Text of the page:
I was there to talk about crisis lines and the importance of finding safe places to reach out; which was about as far removed from the world of food and cooking as you could get - and certainly, if someone had told me then that ten year's later I would be writing about the experience as a turning point in my life, I never would have believed it.
I smile now as I remember being interviewed amidst the clatter of peeping baby ducks - brought to the show compliments of Chef Jernigan - who was there to introduce a place called Fairburn Farm in the Cowichan Valley.
After living in Europe and discovering local artisan fare and organic agriculture Chef Jernigan became so passionate about the provenance of food in the kitchen that she could no longer work with mass produced industrial ingredients. This brought her to Fairburn Farm where she began producing her own food and educating others.
The Canadian Food Experience Project began on June 7, 2013. Participants have shared their collective stories across the vastness of our Canadian landscape through our regional food experiences, we hope to bring global clarity to our Canadian culinary identity through the cadence of our concerted Canadian voice and we hope that other Canadian cooks and bloggers will join us.
The theme for the Canadian Food Experience Project this month is: A Canadian Food Hero, which is why I am honoured to write about Chef Mara Jernigan.
While the smells of sizzling duck breast and sausage filled the air in the studio that morning, I remember feeling a little queasy as I made the connection between those peeping little baby ducks and the delicious homemade sausage our host, Bruce Williams, handed me to try.
Until then my meat had come from the supermarket, nicely packaged, often de-boned, stacked in my cart just so in double wrapped sanitary plastic bags - and now, here I was, eating something that had recently been alive amidst a dervish of ducks reminding me with every little peep, the reverence and gratitude I should be having for the things I was eating.
I'd like to tell you that this was the moment my life changed. That I became a conscientious convert to the local food movement then and there, but if I told you that I'd be a liar. The pivotal moment for me - as most pivotal moments happen - came as more of a whisper so that while it was occurring, I had no idea.
It happened when Bruce Williams offered me a piece of duck breast that had just come out of Mara Jernigan's saute pan. To be honest, with all that peeping going on, the last thing I wanted at 7 in the morning was more duck - but I am Canadian, after all, and was taught to always accept what is offered, so I politely took that duck breast, cut off a little piece, and gave it a try.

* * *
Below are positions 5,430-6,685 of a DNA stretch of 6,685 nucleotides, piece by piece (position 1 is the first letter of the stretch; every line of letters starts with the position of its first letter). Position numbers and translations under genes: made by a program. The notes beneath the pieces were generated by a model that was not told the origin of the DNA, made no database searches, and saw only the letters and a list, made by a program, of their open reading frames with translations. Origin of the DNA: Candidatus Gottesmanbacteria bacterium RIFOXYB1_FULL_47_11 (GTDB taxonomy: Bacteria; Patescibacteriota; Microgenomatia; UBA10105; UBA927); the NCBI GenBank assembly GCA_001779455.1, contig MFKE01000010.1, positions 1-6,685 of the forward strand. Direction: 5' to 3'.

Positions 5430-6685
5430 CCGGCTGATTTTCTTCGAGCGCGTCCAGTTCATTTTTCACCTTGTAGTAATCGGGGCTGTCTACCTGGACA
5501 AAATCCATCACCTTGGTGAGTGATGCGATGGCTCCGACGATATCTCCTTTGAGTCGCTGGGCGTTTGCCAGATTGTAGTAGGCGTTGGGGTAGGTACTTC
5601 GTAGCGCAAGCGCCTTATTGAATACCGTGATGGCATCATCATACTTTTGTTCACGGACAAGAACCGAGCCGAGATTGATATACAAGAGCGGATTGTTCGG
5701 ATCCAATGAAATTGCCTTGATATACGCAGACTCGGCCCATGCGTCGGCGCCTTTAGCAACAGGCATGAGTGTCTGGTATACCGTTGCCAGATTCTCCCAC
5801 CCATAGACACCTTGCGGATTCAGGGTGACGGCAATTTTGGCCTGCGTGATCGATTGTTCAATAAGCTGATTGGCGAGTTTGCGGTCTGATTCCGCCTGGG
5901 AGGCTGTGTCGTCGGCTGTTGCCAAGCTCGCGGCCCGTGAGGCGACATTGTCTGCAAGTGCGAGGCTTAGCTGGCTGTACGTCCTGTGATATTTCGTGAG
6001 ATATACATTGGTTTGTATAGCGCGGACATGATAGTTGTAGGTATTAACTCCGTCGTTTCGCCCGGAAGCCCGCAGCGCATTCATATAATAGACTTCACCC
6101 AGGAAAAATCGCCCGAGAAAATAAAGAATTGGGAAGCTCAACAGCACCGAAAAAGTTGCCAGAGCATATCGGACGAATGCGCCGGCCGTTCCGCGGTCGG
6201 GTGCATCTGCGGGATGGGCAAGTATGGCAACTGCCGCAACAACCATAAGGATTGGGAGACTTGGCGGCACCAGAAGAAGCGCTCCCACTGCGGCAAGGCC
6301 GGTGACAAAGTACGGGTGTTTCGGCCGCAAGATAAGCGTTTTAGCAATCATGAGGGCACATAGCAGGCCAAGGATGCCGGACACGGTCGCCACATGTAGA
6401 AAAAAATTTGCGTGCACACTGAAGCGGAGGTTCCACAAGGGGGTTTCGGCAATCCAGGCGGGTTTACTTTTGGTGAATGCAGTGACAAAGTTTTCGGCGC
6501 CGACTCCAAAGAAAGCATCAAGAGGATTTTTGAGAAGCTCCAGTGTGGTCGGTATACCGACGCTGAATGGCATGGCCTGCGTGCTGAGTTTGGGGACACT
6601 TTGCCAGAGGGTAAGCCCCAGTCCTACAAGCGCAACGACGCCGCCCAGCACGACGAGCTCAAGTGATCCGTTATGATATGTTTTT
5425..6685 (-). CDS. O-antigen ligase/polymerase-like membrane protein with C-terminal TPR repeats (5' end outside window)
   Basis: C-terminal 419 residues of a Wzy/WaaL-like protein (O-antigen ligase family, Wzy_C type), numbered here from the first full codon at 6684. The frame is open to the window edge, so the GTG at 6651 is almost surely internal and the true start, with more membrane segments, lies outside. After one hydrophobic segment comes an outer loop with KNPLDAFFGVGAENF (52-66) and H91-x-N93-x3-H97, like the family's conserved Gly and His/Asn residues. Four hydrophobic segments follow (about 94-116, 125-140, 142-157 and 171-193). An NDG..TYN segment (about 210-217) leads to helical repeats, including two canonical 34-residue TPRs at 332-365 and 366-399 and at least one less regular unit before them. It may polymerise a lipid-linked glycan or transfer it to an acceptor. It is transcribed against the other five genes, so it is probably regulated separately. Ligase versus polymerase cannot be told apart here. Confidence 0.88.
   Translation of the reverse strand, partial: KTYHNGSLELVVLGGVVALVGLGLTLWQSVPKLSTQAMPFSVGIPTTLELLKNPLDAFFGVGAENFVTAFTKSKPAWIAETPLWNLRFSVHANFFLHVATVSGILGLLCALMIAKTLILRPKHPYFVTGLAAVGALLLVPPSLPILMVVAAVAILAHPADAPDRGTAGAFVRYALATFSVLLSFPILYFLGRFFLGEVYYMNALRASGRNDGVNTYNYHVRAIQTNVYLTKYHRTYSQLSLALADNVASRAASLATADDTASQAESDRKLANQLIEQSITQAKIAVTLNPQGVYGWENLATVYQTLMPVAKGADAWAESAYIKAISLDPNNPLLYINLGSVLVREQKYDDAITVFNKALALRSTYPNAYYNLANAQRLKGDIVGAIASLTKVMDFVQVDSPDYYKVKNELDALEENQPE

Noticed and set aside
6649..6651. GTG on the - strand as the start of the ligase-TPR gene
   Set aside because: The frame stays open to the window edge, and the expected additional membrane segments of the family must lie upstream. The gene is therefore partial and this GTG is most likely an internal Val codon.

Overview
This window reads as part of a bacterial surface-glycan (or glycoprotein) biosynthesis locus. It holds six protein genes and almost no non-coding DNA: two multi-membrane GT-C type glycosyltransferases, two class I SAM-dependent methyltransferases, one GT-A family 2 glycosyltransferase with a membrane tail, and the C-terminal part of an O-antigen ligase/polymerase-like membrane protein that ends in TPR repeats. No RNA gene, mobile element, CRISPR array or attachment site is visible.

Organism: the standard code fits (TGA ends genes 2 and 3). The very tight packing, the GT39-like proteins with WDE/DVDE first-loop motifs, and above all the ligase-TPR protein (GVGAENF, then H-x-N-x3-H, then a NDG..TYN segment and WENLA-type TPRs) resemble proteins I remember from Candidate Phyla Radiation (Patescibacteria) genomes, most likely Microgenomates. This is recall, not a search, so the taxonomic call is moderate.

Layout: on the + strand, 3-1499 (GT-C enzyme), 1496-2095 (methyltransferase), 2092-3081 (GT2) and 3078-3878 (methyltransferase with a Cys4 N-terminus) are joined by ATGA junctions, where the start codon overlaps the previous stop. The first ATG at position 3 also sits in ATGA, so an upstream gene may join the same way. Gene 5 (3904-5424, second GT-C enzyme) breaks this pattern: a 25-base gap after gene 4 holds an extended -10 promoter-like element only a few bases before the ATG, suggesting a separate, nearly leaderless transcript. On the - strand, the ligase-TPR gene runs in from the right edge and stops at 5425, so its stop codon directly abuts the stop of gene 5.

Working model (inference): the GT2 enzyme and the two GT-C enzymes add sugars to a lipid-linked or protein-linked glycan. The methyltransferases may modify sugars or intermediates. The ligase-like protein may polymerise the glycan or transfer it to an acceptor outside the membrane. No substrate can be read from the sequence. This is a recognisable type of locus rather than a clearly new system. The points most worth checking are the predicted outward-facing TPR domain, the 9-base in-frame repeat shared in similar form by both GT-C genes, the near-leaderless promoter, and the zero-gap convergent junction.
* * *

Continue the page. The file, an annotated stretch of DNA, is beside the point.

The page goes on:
If I had a sound effect function on this blog right now, you would be hearing the heavens open up while a multitude of angels sang hallelujah.
Because the duck breast was that good.
It was velvety, and juicy, and quite the revelation. Not only had I never eaten farm raised duck before, this was my first experience with food prepared by a world class chef and my hedonistic Taurean soul was lit on fire.
I remember going back to the office that day raving about the duck, committed to learning how to create that kind of magic in my own kitchen - but as life always seems to want to happen, it did, and in no time I was back to cooking my trade mark casseroles with boneless chicken breast meat, ground beef, and varying flavours of Campbell's Cream Soups until the duck was nothing but a distant memory.
And then about five years later a friend of mine asked if I'd be interested in taking a cooking class. There was this place called Fairburn Farm in the Cowichan Valley and the chef there was offering "Field to Table" classes. She couldn't remember the name of the chef, but something about Fairburn Farm was twigging my memory - could that be the same woman who cooked the duck?
On the off chance that it was, I signed up for the class and found myself on a Saturday morning in July in the garden at Fairburn Farm with Mara Jernigan.
In the afternoon, we were back in the kitchen making pie dough for the most remarkable quiches, fresh pasta, salsa cruda, and strawberry crostada.
Although I got the lattice crust a little messed up, this was my first effort at re-creating some of the magic I experienced at Fairburn Farm that day.
In the years since, I have put in my own back yard garden, fashioned a pie safe/baking cupboard for myself, learned how to can and preserve food, and somehow, inexplicably, have become a small part of the Canadian food landscape through recipe development, teaching, and blogging - all the while aspiring to the greatness I experienced that morning with one perfect bite of duck.
Mara Jernigan is currently living in Punta Gorda Belize where she is the culinary director and chef at Belcampo Lodge. She returns to Canada a few times a year to teach, runs a cooking tour of Italy that is on my bucket list, and continues to teach and inspire wherever she goes. In 2010 she was voted the top food educator in Eat magazine's awards.